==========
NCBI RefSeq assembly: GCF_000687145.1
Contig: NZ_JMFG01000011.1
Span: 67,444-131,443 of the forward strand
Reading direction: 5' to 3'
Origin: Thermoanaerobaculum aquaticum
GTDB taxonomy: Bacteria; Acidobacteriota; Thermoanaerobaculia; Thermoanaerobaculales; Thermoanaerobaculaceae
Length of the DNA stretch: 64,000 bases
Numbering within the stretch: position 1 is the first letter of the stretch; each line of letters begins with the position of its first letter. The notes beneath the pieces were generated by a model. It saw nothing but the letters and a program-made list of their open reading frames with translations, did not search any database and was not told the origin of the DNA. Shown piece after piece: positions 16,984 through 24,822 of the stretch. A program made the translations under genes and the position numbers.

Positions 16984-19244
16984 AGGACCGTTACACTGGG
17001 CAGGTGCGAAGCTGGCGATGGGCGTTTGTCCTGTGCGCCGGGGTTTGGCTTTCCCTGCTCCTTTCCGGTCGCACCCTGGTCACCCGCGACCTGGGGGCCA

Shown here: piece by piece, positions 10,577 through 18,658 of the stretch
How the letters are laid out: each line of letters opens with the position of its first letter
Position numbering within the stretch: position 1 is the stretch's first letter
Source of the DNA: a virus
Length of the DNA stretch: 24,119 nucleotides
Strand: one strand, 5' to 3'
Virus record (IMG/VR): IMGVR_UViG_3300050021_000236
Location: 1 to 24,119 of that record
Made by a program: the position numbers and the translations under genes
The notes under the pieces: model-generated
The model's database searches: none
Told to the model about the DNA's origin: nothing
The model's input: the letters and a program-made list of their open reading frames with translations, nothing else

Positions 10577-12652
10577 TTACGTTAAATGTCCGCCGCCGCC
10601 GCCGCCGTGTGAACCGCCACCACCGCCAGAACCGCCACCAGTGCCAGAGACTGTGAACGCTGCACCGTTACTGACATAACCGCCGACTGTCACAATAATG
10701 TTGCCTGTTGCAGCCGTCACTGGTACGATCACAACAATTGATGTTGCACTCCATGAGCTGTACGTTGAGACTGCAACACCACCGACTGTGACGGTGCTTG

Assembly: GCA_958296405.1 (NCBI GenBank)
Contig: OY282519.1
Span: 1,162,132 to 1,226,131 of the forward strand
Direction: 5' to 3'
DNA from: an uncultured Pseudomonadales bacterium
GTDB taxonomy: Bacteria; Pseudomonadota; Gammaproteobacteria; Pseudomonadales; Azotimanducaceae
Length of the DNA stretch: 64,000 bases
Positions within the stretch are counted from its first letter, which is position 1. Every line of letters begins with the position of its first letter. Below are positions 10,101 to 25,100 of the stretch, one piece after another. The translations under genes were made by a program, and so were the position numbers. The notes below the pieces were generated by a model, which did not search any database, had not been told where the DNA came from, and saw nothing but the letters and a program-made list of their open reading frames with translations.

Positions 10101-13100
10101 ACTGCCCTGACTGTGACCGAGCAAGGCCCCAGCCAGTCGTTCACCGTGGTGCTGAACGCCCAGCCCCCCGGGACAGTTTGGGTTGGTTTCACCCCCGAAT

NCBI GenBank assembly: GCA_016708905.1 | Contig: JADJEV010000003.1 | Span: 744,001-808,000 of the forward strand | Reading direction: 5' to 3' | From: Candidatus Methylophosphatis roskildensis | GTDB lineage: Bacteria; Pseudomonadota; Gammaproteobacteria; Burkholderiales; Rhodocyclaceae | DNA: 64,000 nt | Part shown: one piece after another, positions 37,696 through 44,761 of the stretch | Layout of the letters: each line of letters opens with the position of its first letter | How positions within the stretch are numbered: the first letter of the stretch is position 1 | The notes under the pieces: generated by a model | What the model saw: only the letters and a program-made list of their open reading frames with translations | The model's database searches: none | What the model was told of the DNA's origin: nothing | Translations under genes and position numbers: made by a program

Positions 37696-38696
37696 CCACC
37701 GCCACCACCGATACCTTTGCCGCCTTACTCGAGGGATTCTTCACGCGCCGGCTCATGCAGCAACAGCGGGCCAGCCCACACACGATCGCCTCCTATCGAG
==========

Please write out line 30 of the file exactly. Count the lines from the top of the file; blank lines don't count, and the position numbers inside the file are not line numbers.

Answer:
Contig: OY282519.1